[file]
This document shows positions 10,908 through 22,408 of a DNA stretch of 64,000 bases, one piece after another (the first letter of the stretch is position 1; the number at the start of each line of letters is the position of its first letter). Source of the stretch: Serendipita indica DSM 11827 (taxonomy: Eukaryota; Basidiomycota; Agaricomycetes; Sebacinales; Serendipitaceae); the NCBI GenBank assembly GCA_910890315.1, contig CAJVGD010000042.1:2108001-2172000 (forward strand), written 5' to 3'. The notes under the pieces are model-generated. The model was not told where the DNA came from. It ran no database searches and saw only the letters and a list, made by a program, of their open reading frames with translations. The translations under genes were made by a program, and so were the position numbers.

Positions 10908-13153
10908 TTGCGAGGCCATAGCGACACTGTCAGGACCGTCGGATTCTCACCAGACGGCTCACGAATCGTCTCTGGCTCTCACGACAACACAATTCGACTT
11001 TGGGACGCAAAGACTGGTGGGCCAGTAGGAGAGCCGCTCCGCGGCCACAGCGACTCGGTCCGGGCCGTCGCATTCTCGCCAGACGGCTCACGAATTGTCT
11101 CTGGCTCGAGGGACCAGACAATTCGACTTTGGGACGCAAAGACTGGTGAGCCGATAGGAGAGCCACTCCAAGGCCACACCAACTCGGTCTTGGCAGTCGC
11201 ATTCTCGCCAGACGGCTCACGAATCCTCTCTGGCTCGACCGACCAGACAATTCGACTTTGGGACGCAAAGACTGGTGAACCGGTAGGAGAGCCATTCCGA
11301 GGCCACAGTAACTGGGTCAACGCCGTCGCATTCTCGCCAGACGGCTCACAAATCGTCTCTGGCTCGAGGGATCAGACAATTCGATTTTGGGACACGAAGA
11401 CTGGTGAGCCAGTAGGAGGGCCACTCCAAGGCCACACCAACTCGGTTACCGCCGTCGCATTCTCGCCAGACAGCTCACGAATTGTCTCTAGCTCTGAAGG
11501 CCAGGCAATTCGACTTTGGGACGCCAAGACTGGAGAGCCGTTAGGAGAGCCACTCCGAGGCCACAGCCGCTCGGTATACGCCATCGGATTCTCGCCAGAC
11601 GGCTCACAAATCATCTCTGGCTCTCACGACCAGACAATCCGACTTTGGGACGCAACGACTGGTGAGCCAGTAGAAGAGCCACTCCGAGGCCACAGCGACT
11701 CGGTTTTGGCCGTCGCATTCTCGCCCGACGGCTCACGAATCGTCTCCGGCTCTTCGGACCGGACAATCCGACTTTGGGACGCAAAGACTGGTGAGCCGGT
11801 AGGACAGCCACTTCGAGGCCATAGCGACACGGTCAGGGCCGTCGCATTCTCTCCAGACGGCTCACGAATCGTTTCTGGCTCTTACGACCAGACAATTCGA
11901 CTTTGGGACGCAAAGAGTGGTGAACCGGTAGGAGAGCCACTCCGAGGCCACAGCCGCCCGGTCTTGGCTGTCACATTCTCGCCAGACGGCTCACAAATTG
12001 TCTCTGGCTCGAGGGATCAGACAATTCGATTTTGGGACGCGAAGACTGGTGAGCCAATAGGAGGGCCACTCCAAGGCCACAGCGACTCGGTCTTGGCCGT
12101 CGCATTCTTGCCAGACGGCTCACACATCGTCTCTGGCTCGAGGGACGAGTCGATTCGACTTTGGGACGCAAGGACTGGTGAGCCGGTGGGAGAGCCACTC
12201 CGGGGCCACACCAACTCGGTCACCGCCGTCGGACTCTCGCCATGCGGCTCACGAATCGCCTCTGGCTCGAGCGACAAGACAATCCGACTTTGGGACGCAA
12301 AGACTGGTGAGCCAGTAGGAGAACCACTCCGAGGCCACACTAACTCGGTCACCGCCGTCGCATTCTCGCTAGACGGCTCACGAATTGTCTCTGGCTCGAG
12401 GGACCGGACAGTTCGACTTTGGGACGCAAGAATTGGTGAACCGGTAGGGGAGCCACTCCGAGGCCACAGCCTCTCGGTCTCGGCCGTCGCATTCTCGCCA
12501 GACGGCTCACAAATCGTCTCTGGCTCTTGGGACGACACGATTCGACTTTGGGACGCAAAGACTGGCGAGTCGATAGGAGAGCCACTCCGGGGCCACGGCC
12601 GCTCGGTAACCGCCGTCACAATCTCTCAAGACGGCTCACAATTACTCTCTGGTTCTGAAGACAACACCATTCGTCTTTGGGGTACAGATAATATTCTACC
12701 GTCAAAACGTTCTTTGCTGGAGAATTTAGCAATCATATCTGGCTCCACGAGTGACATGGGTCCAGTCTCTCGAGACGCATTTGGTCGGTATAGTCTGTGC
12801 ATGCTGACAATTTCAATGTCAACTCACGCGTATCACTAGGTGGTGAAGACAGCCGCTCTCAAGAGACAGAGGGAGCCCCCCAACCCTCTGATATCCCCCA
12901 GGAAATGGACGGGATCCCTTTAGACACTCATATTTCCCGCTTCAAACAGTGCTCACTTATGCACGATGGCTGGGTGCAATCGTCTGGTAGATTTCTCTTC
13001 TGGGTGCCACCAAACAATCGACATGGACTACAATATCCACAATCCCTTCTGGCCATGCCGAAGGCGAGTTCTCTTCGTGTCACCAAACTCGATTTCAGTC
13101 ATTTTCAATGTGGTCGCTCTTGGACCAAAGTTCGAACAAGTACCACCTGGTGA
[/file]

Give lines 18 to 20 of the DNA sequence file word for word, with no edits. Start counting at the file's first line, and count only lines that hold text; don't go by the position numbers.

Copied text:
12401 GGACCGGACAGTTCGACTTTGGGACGCAAGAATTGGTGAACCGGTAGGGGAGCCACTCCGAGGCCACAGCCTCTCGGTCTCGGCCGTCGCATTCTCGCCA
12501 GACGGCTCACAAATCGTCTCTGGCTCTTGGGACGACACGATTCGACTTTGGGACGCAAAGACTGGCGAGTCGATAGGAGAGCCACTCCGGGGCCACGGCC
12601 GCTCGGTAACCGCCGTCACAATCTCTCAAGACGGCTCACAATTACTCTCTGGTTCTGAAGACAACACCATTCGTCTTTGGGGTACAGATAATATTCTACC